Because Ange’s murderer wishes to destroy all traces of his crime, he employs his band of hired hands to murder Sackett, too. They try to kill him on numerous occasions, but Sackett usually succeeds in killing them first. I felt that he could have had a degree or two more respect for the lives that he took (many of those chasing him had been deceived into thinking that Sackett deserved to die), but I also understood that had he hesitated on the draw, they would have killed him without hesitation.

The inciting incident of the story is, of course, the murder of Ange, Sackett’s wife. She was murdered by a man who first attempted to seduce her (this scene really isn’t described and the word ‘seduce’ isn’t actually used). However, the incident is mentioned several times and Sackett thinks of his wife’s murder often.

On one occasion, Sackett is hiding out in a cave when a young woman seeks refuge with him from an oncoming storm. Because she seems so comfortable alone with him, Sackett quickly comes to the conclusion that she is bait being used by his pursuers who hope to hang him (hurting or molesting a woman was a hanging crime). He quickly clears out. Nothing inappropriate occurs, but older readers will know the woman’s obvious profession.

Sackett mentions that there is a Mormon settlement a few miles away, and says that “from all I’d heard they were God-fearing folk” [pg. 38].

There are a few violent scenes. The action is intense, but by no means sickening.

‘Hell’ is used eleven times, ‘damn’ ten, and ‘by God’ once.

Conclusion. Due to the familial theme, I enjoyed The Sackett Brand. However, it is not what I would call ‘edifying’ reading.

The Ferguson Rifle

Title: The Ferguson Rifle
Author: Louis L’Amour
Pages: 217
Recommended Ages: 13 & up
Star Rating: ★★★

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Rather than being set during the stereotypical bang-em-up, shoot-em-up Western age, The Ferguson Rifle is set immediately after the American War Between the States, and deals with trappers rather than cowboys.

The Story.

Ronan Chantry is a man running away from his past, running away from his grief. He hopes that by barreling west he can escape the memories of his dead wife, his dead son, and the horrible accusations that resulted from their deaths. All he wants is to be free from their memory, even if it means he must die.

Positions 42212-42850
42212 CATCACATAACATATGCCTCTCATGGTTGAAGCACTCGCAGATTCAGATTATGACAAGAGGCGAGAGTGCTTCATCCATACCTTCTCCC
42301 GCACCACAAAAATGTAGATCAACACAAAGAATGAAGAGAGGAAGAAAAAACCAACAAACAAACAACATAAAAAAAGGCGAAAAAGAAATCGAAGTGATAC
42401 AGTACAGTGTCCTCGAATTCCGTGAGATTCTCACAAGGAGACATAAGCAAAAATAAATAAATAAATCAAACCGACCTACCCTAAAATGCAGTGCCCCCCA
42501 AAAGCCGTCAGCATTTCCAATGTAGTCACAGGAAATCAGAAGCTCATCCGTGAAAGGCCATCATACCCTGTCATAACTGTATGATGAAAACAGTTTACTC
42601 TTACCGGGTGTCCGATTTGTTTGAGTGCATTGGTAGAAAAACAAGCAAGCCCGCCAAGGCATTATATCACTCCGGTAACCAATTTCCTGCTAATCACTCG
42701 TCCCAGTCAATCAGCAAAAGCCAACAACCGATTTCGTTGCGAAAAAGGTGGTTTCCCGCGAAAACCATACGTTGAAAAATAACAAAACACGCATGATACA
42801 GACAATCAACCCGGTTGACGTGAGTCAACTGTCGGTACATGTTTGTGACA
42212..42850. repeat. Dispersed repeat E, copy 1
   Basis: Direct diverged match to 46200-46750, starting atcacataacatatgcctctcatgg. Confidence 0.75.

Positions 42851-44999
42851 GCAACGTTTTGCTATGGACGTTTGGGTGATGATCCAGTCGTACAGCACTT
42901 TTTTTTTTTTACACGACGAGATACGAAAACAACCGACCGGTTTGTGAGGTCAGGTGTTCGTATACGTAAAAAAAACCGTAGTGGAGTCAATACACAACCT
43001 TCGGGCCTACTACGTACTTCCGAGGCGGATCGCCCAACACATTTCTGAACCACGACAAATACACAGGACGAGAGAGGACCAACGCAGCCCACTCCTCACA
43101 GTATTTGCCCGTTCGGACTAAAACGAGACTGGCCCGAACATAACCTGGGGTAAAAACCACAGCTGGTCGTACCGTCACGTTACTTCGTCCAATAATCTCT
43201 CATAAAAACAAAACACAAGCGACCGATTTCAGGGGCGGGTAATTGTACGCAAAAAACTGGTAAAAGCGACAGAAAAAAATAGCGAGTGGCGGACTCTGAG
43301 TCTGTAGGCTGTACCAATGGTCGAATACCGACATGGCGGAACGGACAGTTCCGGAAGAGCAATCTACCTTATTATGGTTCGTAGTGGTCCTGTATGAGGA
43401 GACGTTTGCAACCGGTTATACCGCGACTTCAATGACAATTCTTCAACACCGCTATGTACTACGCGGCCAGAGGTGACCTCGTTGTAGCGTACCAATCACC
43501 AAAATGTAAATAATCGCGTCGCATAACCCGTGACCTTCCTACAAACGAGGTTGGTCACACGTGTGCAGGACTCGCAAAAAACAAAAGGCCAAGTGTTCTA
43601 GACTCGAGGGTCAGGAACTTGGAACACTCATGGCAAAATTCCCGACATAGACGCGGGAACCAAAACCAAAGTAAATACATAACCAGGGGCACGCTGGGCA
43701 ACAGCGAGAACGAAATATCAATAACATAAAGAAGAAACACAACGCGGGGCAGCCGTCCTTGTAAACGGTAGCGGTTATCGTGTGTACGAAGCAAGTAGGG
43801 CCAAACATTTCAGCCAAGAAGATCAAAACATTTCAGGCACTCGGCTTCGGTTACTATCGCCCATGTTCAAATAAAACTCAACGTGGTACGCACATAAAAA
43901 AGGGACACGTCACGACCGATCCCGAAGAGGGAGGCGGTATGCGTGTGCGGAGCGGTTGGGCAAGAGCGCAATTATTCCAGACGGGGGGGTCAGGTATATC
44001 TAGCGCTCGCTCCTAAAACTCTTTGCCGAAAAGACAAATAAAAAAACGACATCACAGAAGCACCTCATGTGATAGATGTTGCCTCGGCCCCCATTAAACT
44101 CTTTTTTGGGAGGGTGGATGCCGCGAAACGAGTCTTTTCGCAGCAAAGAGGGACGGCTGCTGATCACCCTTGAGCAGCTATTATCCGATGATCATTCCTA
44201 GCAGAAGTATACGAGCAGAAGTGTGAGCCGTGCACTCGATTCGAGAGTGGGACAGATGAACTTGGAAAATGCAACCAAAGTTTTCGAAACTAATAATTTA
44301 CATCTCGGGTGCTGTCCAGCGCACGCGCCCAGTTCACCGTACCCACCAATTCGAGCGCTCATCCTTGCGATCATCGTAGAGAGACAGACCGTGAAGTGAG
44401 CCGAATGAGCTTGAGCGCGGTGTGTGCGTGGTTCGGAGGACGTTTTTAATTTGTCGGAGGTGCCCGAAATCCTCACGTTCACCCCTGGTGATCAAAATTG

Chantry expected to come up against Indians and Spaniards on his journey. But he never expected to find a young Irish woman stranded in the middle of nowhere with only a little boy to give her aid. A pretty young Irish woman, at that. But Lucinda Falvey is not only beautiful – she also carries a dangerous secret. The secret to where an enormous cache of Spanish treasure is. Interested only in helping Lucinda, Chantry offers to escort her anywhere she wishes, and she agrees. But Lucinda isn’t the only one looking for the treasure. Her ruthless step-uncle, Rafen Falvey is also searching for it, and he has no qualms about squelching anyone in his path.

Will Chantry and Lucinda be able to locate the treasure? And can they do it before Lucinda’s evil step-uncle destroys them?


I thought that The Ferguson Rifle, because of its setting, displayed more historical value than the typical L’Amour novel. Also, because in his former life Ronan Chantry was well-educated, there was a more thoughtful tone to this story than to the typical Western story. Here are a few of Chantry’s insights.

As long as one travels toward a promised land, the dream is there. To stop means to face the reality, and it is easier to dream than to realize the dream. [pg. 19]

And this.

It needs two to make a peace, but only one to attack. [pg. 47]

As soon as Chantry realizes that there is an unguarded woman out on the plains, he drops all and sets out to help her. He later explains to his Indian friend, Walks-By-Night that

“It’s like counting coup,” I said. “To strike a living armed enemy is to count coup. To take a scalp is to count coup. According to the code of chivalry, to help the helpless is to count coup.” [pg. 77]

He goes on to offer Lucinda his full services and never tries to take advantage of her defenseless state.